Requirements for effective collision detection on industrial serial manipulators. Schroeder, K. A. Ph.D. Thesis, The University of Texas at Austin, August, 2013.
Requirements for effective collision detection on industrial serial manipulators [link]Paper  abstract   bibtex   
Human-robot interaction (HRI) is the future of robotics. It is essential in the expanding markets, such as surgical, medical, and therapy robots. However, existing industrial systems can also benefit from safe and effective HRI. Many robots are now being fitted with joint torque sensors to enable effective human-robot collision detection. Many existing and off-the-shelf industrial robotic systems are not equipped with these sensors. This work presents and demonstrates a method for effective collision detection on a system with motor current feedback instead of joint torque sensors. The effectiveness of this system is also evaluated by simulating collisions with human hands and arms. Joint torques are estimated from the input motor currents. The joint friction and hysteresis losses are estimated for each joint of an SIA5D 7 Degree of Freedom (DOF) manipulator. The estimated joint torques are validated by comparing to joint torques predicted by the recursive application of Newton-Euler equations. During a pick and place motion, the estimation error in joint 2 is less than 10 Newton meters. Acceleration increased the estimation uncertainty resulting in estimation errors of 20 Newton meters over the entire workspace. When the manipulator makes contact with the environment or a human, the same technique can be used to estimate contact torques from motor current. Current-estimated contact torque is validated against the calculated torque due to a measured force. The error in contact force is less than 10 Newtons. Collision detection is demonstrated on the SIA5D using estimated joint torques. The effectiveness of the collision detection is explored through simulated collisions with the human hands and arms. Simulated collisions are performed both for a typical pick and place motion as well as trajectories that transverse the entire workspace. The simulated forces and pressures are compared to acceptable maximums for human hands and arms. During pick and place motions with vertical and lateral end effector motions at 10mm/s and 25mm/s, the maximum forces and pressures remained below acceptable levels. At and near singular configurations some collisions can be difficult to detect. Fortunately, these configurations are generally avoided for kinematic reasons.
@phdthesis{schroeder_requirements_2013,
	type = {Dissertation},
	title = {Requirements for effective collision detection on industrial serial manipulators},
	url = {https://repositories.lib.utexas.edu/handle/2152/21585},
	abstract = {Human-robot interaction (HRI) is the future of robotics.  It is essential in the expanding markets, such as surgical, medical, and therapy robots.  However, existing industrial systems can also benefit from safe and effective HRI.  Many robots are now being fitted with joint torque sensors to enable effective human-robot collision detection.  Many existing and off-the-shelf industrial robotic systems are not equipped with these sensors.  This work presents and demonstrates a method for effective collision detection on a system with motor current feedback instead of joint torque sensors.  The effectiveness of this system is also evaluated by simulating collisions with human hands and arms. Joint torques are estimated from the input motor currents.  The joint friction and hysteresis losses are estimated for each joint of an SIA5D 7 Degree of Freedom (DOF) manipulator.  The estimated joint torques are validated by comparing to joint torques predicted by the recursive application of Newton-Euler equations.  During a pick and place motion, the estimation error in joint 2 is less than 10 Newton meters.  Acceleration increased the estimation uncertainty resulting in estimation errors of 20 Newton meters over the entire workspace. When the manipulator makes contact with the environment or a human, the same technique can be used to estimate contact torques from motor current.  Current-estimated contact torque is validated against the calculated torque due to a measured force.  The error in contact force is less than 10 Newtons.  Collision detection is demonstrated on the SIA5D using estimated joint torques. The effectiveness of the collision detection is explored through simulated collisions with the human hands and arms.  Simulated collisions are performed both for a typical pick and place motion as well as trajectories that transverse the entire workspace.  The simulated forces and pressures are compared to acceptable maximums for human hands and arms.  During pick and place motions with vertical and lateral end effector motions at 10mm/s and 25mm/s, the maximum forces and pressures remained below acceptable levels.  At and near singular configurations some collisions can be difficult to detect.  Fortunately, these configurations are generally avoided for kinematic reasons.},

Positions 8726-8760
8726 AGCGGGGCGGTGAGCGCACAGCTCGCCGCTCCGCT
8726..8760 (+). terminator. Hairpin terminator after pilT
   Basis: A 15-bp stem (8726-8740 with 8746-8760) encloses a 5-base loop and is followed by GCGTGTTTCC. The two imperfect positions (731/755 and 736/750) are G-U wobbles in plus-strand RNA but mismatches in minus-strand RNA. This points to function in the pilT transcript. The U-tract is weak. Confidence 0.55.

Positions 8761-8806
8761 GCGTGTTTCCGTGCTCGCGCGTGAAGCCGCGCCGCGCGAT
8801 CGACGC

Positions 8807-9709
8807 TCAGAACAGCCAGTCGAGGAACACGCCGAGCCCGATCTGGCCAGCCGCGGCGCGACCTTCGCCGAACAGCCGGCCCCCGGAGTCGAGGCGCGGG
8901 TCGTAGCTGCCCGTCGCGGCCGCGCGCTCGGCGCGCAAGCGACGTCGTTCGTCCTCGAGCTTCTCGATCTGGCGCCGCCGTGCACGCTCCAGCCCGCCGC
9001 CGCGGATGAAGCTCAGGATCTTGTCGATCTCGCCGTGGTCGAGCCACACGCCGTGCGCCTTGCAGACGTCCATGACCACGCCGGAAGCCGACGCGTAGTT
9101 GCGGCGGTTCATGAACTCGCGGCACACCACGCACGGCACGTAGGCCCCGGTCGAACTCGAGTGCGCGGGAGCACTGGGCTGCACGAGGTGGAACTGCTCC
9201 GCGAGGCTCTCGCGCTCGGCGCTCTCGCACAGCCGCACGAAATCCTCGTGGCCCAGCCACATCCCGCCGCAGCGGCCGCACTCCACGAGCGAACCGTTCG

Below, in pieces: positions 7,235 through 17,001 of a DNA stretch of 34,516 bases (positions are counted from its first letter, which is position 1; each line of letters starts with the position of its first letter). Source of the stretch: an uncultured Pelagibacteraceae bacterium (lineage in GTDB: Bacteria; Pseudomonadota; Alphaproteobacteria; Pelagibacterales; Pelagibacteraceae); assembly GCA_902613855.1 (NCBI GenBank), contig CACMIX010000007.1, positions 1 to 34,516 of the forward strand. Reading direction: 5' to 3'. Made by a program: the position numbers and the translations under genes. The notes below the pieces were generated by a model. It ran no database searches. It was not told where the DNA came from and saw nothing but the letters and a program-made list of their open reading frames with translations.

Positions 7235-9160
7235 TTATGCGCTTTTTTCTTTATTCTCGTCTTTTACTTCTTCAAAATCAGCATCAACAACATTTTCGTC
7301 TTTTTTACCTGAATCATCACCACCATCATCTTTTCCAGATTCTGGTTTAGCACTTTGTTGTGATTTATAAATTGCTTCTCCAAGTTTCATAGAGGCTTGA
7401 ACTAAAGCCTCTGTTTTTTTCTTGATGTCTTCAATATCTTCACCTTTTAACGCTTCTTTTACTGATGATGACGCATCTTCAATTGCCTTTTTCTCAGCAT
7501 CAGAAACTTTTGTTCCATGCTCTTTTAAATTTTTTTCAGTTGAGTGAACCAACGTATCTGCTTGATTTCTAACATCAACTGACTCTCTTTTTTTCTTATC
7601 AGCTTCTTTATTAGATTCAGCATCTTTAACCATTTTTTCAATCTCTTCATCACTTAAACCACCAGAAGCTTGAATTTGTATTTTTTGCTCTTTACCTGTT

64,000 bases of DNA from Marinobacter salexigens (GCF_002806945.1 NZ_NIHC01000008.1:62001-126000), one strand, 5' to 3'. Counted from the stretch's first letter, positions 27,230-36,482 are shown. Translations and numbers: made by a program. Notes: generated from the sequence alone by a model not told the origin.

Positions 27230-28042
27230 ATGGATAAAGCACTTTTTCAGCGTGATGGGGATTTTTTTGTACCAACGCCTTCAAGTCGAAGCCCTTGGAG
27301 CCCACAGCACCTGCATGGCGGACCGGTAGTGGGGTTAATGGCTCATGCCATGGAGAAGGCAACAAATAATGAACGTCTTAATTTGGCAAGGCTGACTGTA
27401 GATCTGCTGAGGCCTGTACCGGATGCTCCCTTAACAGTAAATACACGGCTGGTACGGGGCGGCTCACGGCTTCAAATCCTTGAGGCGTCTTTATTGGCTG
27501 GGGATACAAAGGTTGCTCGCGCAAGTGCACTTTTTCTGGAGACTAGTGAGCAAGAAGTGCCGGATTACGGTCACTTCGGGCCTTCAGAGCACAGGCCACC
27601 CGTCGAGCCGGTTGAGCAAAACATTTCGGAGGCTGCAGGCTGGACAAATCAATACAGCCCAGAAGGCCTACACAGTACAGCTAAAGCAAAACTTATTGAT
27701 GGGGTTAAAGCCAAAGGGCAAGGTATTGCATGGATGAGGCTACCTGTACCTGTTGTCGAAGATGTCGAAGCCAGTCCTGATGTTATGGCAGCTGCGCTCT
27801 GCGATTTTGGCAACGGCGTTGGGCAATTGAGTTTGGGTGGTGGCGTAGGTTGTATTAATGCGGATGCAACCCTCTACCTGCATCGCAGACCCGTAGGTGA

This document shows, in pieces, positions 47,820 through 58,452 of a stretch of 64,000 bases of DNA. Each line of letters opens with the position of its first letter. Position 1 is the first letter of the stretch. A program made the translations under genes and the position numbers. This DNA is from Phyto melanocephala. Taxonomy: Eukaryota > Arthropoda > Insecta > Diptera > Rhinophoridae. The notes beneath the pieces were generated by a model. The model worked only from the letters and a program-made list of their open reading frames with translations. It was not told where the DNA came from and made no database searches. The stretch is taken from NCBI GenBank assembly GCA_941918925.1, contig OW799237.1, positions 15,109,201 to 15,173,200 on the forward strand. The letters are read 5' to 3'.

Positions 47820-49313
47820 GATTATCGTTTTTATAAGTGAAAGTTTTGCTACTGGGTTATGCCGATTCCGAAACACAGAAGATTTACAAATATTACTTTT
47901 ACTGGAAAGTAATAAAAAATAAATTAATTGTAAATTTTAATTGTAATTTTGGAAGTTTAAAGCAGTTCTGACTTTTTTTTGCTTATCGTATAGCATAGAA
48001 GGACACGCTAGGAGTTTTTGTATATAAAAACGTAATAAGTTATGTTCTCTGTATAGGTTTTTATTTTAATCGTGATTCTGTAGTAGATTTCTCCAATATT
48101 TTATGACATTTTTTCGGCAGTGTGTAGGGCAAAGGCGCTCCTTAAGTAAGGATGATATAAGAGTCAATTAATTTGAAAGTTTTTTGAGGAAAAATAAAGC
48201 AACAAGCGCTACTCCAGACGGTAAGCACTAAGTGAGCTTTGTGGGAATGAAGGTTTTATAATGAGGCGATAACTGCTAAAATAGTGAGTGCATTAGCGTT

language = {en\_US},
	urldate = {2017-11-12},
	school = {The University of Texas at Austin},
	author = {Schroeder, Kyle Anthony},
	month = aug,
	year = {2013},
	keywords = {Dissertation},
}

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